As expected, the most talked-about feature of the iPhone 7 was the one Apple removed: the 3.5mm headphone socket. The company did, though, come to the party prepared. It most likely planned to leak the move a long time in advance, to give people time to get used to the idea and to inform headphone purchasing decisions.

It supplied Lightning EarPods in the box, so the vast majority of iPhone owners who never use anything else could simply shrug and get on with it. It also included a 3.5mm-to-Lightning adapter so that those with existing wired headphones weren’t left out in the cold.

It marshalled its arguments, both during the keynote and in subsequent interviews: that it needed the space for a larger battery, taptic feedback engine and second speaker. It even used the word ‘courage’ to echo Steve Jobs talking about risking unpopularity when abandoning a standard.

Finally, it pushed wireless as the future for headphones, launching its own AirPods and creating a W1 chip for fast and seamless pairing across Apple devices. We’ve already seen these in a pair of Beats headphones, though sadly they are unlikely to be licensed to other manufacturers.

The fallout from the decision, then, so far seems to be limited. Will Apple be encouraged by this to make the same decision with MacBooks? It’s already testing the waters. If so, how and when will MacBooks also lose the 3.5mm headphone socket … ?


Apple can’t make the same argument for MacBooks that it did for the iPhone 7: that the headphone socket takes up too much room. MacBooks may be getting slimmer and tighter on space, but they still offer enough room for a 3.5mm socket.

It would instead have to rely on its secondary argument – that times change and technology moves on. It’s already doing this with USB-C. And one of the many things USB-C can do is, yep, act as a digital headphone socket.

But that’s very messy. Unless Apple adds a Lightning socket to MacBooks specifically for headphone use – which seems incredibly unlikely at a time when the company is busy removing ports – it would be proposing different connectors for different iDevices. Lightning for iPhone and (possibly next time around) iPad, USB-C for Mac.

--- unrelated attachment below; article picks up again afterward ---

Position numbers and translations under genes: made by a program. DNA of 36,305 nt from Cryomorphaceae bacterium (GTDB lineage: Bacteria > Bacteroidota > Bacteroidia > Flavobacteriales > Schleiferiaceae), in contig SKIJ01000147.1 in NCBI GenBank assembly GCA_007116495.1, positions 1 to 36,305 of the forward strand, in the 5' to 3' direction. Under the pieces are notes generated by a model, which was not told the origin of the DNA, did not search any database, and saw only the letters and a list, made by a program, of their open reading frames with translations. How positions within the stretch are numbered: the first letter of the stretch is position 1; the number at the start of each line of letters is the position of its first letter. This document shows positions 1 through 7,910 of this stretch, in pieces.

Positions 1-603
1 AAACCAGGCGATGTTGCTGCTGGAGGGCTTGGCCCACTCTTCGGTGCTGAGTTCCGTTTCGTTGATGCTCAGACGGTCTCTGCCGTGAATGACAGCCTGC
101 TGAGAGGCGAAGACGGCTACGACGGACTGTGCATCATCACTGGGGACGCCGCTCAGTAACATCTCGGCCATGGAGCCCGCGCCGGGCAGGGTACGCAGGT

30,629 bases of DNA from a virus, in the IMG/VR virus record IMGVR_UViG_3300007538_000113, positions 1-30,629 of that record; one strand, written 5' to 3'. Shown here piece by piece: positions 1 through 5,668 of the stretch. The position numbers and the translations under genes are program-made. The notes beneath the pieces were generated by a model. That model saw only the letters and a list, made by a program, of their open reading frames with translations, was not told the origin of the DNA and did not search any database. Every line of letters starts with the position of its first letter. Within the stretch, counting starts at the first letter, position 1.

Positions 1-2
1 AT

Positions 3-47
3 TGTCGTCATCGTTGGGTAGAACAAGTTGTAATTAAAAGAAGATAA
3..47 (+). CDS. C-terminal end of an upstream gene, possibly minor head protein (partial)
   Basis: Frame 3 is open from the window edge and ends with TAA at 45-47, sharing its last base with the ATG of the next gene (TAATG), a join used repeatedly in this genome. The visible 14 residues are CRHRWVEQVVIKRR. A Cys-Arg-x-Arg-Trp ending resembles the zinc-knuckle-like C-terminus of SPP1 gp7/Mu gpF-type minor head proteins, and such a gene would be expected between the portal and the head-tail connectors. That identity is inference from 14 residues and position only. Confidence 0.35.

What would it do in terms of adapters? Offer a Lightning-to-USB-C adapter in the box for those iPhone 7 owners with Lightning EarPods, and a separate 3.5mm-to-USB-C one for those with traditional wired headphones?

What of those of us who use the same headphones with both iPhones and Macs? Are we going to be expected to carry two different adapters around, unplugging one and plugging in the other as we switch devices? How un-Apple-like could you possibly get?


So there can be only one possible answer to the ‘how,’ I think: arguing that we should all be using wireless headphones. No adapters, no worries about conflicting standards.

The W1 chip makes this argument particularly easy to make. Switching between devices with existing Bluetooth headphones is still slightly fiddly, but the W1 chip changes all that. Pair with just one of your Apple devices and have that pairing propagate to all the others via iCloud, and you get headphones which switch seamlessly between devices on demand. That’s actually easier than unplugging a wire from one device and plugging it into another.

And I think the ‘how’ also answers the ‘when.’ Even Apple knows that there are limits to how quickly you can push technological change, and there are still way too many people using wired headphones to demand that we all make the shift to wireless this year. So this year’s MacBooks will, I’m sure, still have 3.5mm headphone sockets.

But a lot can change in a year. The very fact that the iPhone 7 lacks a headphone socket will dramatically boost uptake of wireless headphones among Apple owners.

And Apple wasn’t the first smartphone manufacturer to drop the headphone socket on smartphones (and it may have actually made it popular!) – 9to5Mac’s Zac Hall still has an HTC Touch from way back in 2007, which required a 3.5mm-to-mini-USB adapter. More recently, there’s Lenovo with its Moto Z/Z Force and LeEco with the LeMax 2.

But it’s Apple doing it that sets the standard, so we can expect most remaining manufacturers to follow suit over the course of the next year or so. It’s already rumored that Samsung is doing so with the Galaxy S8.

So a year from now, there will be a lot of people using wireless headphones. It’s been the case for some time that wireless headphones are outselling wired ones, and a year allows time for owners of existing wired headphones to either make the switch or buy the numerous portable 3.5mm-to-Bluetooth adapters I’m sure are on the way. A year from now, wireless is going to be the norm.

The most likely outcome, then, would be Apple dropping the headphone socket from MacBooks in 2017 – and it’s an absolute certainty in my opinion that it’ll be gone by 2018.

Do you agree? And how big a deal is it to you? As always, please take our poll and share your thoughts in the comments.

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